It is a further object of the invention to restore the printhead to a print mode at a lower, less stressful, temperature level.

It is a still further object to perform the improved priming operation at an optimum time period following initiation of a capping routine.

These, and other objects of the invention, are accomplished by applying a full tone firing pattern to the resistors of a printhead following a predetermined event, in the preferred embodiment, a capping function. The full tone firing pattern is then followed by a fractional tone firing pattern. For a fractional, or partial tone firing, the first resistor in a row is pulsed, followed by pulsing of non-adjacent resistors in a specified sequence. The first stroke, thus, fires only some of the resistors in the row. The second and subsequent firings are directed to resistors previously not fired, again in a preset sequence. By using the combination of a full tone firing followed by a partial tone firing, it has been found that air bubble formation is reduced. As a further desirable result, the fractional tone firing pattern produces a “cool down” period for the printhead before it is returned to print operation, resulting in less stress on the printhead and increased printhead life.

More particularly, the present invention relates to a method of restoring a printer, the printer including a printhead with a plurality of transducers and associated channels and ink ejecting nozzles, comprising the steps of:

moving the printhead into a capping condition,

addressing the transducers with a full tone firing sequence to create a, full tone priming where ink is ejected from said nozzles in a high density pattern and

addressing the transducers with a partial tone firing sequence to create a partial tone priming where ink is ejected from said nozzles in a low density pattern and whereby the printhead nozzles are cleared of contaminants during application of the full tone firing, and air bubbles are removed from the printhead during application of the partial tone firing.

BRIEF DESCRIPTION OF THE DRAWINGS

FIG. 1 is a schematic perspective view of a thermal ink jet printhead.

FIG. 2 is a side view of the printhead of FIG. 1 in a capped position.

FIG. 3 shows one embodiment of the invention in a flow chart format

FIG. 4 is a representation of a full tone and a {fraction (1/16)} tone density pattern created by ink ejection onto a record medium.

FIG. 5 shows another embodiment of the invention in a flow chart format.

DESCRIPTION OF THE INVENTION

The printer 2 shown in FIG. 1 has a printhead 3 mounted on a carriage 4 connected to receive ink from a supply container 6. The printhead 2 contains a plurality of ink channels (not shown in FIG. 1) which carry ink from the supply container 6 to respective ink ejecting orifices or nozzles 42 (FIG. 2). When printing, the carriage 4 reciprocates back and forth across the page as indicated by the arrow 4A. Droplets of ink are expelled from selected ones of the printhead nozzles by firing of selected resistors 40 (FIG. 2) in the printhead as described below and are directed towards a recording medium 8 which can be a cut sheet of paper, a web of paper, or other material. During each pass of the carriage 4, the recording medium 8 is stationary. At the end of each pass, however, the recording medium 8 is stepped in the direction of the arrow 8A. For a more detailed explanation of the printhead and printing thereby refer to U.S. Pat. No. 4,571,599 and U.S. Pat. No. Reissue 32,572 incorporated herein by reference.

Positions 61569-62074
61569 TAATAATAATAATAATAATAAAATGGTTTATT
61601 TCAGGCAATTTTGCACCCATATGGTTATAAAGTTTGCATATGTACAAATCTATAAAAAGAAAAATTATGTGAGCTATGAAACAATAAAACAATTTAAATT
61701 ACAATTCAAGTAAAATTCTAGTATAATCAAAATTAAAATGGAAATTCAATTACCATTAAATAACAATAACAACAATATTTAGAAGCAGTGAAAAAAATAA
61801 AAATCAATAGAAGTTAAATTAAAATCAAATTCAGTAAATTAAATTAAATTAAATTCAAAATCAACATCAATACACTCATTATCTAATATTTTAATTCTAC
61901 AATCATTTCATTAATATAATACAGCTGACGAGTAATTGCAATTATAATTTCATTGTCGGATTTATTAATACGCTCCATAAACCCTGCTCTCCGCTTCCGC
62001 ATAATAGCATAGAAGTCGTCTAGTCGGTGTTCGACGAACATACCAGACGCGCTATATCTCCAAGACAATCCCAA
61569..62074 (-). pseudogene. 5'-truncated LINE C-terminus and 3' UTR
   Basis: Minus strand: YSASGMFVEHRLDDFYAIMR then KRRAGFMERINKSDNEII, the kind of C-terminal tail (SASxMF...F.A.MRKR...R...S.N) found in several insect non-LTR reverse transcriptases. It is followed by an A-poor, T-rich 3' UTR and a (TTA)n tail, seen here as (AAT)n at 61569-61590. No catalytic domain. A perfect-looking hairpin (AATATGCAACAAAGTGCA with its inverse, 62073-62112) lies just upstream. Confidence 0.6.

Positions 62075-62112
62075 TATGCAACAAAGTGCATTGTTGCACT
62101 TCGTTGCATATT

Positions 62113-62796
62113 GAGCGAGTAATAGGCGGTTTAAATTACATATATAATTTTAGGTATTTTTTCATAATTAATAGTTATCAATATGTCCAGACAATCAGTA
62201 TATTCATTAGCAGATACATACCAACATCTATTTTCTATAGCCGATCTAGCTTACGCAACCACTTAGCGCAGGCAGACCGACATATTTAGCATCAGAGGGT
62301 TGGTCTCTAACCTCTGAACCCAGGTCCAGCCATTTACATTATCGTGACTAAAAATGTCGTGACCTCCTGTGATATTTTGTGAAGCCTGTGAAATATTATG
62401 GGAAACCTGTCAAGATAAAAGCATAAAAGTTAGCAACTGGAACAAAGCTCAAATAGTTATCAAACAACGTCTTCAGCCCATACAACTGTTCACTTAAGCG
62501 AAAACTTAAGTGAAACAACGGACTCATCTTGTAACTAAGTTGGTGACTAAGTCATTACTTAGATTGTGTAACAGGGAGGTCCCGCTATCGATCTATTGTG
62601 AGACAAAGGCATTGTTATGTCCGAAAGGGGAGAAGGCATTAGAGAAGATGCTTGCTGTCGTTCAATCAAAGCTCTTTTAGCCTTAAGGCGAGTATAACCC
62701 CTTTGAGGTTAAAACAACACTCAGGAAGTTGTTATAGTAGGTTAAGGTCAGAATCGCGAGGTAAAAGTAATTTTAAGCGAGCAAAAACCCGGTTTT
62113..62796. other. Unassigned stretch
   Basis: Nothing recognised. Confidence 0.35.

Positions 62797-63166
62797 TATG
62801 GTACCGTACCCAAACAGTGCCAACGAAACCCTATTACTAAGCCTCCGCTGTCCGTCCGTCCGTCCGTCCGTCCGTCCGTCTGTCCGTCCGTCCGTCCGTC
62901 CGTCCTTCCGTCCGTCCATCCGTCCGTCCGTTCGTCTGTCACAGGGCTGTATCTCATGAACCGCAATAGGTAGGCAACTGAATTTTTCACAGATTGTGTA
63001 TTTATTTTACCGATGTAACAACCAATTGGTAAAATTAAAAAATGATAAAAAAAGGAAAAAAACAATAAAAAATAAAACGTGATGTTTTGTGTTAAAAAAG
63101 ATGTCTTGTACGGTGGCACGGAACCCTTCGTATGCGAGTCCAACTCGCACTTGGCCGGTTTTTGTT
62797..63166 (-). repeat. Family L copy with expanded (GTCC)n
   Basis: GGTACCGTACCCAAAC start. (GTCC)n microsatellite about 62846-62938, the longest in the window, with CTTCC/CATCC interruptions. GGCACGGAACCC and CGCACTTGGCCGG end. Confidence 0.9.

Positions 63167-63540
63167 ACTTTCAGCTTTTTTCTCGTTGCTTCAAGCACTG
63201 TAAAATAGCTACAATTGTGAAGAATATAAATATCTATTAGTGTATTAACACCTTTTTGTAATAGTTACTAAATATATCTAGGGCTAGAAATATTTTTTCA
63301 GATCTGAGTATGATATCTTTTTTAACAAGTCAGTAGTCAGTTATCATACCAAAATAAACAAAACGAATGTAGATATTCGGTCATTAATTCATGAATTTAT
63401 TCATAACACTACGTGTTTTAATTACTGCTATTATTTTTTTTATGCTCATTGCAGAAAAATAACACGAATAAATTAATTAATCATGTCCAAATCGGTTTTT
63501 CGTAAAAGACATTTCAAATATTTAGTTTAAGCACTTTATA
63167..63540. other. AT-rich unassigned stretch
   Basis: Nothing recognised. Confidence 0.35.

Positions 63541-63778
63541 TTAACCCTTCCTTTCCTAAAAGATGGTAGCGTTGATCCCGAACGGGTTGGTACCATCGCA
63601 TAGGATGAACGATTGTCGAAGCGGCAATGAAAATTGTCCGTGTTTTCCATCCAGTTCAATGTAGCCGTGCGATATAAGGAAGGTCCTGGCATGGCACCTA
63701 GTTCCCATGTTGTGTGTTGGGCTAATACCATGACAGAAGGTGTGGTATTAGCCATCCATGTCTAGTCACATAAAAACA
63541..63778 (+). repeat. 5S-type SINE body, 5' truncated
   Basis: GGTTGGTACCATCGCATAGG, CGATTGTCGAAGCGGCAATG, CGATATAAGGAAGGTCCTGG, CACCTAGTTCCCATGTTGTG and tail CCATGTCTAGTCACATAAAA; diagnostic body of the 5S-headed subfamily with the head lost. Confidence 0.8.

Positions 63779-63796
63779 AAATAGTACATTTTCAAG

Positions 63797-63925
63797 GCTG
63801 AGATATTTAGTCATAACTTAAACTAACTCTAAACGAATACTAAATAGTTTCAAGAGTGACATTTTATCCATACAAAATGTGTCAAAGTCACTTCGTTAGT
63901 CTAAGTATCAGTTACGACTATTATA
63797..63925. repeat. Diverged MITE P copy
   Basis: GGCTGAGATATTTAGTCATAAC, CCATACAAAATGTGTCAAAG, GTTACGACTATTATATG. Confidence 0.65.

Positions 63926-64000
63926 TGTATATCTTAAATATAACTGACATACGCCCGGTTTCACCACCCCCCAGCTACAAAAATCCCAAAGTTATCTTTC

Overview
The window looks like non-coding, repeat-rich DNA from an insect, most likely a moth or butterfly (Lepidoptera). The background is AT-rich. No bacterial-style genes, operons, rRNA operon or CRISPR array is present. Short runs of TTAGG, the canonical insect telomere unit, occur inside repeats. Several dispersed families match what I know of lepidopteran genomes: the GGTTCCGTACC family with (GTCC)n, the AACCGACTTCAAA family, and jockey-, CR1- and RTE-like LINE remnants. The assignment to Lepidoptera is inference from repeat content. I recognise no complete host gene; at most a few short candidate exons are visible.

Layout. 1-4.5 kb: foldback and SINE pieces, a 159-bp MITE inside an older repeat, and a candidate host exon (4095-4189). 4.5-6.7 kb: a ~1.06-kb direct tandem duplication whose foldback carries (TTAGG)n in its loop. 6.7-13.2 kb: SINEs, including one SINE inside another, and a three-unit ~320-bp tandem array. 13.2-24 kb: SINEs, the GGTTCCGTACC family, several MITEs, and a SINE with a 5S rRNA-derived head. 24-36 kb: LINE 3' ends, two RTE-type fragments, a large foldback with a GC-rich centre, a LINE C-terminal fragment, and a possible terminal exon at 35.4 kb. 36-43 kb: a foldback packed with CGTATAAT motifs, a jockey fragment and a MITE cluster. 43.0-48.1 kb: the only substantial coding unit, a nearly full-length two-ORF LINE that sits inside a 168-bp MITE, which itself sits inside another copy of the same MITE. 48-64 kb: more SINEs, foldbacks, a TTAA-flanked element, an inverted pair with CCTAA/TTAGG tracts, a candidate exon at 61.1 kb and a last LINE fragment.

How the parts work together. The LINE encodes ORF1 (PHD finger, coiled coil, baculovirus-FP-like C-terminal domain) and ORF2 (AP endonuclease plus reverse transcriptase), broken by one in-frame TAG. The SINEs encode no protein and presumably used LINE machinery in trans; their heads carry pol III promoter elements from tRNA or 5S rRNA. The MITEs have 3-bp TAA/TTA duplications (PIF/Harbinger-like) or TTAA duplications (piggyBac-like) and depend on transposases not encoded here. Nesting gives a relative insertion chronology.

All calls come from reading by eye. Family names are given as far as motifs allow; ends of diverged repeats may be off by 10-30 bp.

At one side of the printer outside the printing zone is a priming/maintenance station 10. At the completion of a printing operation, the printhead carriage 4 is parked in a location within the priming maintenance station 10. The priming maintenance station 10 includes a capping member 12 which is coupled to an ink trap 14 through a first line 16. The ink trap 14 is coupled to a suction pump 18 through a second line 20. The suction pump 18 applies a negative pressure or a vacuum to the capping member 12 through the lines 20, 16 and also through the ink trap 14. The ink trap 14 traps any ink or other debris which is drawn by the capping member 12 during a priming or maintenance operation.

When the carriage 4 is parked within the priming/maintenance station 10, the capping member 12 is moved towards the printhead 3 until the priming element 22, which is coupled to the capping member 12, contacts the printhead 2. Once in contact, the priming element 22 is sealed against the front face of the printhead 2, thereby surrounding the ink ejecting nozzles.

The operation of printer 2 is conventionally controlled by a system controller 30. Controller 30 controls the movement of carriage 4, the firing of the resistors, the movement of the capping member 12 and operation of the suction pump 18. Controller 32 also contains a timer 32 for purposes described below.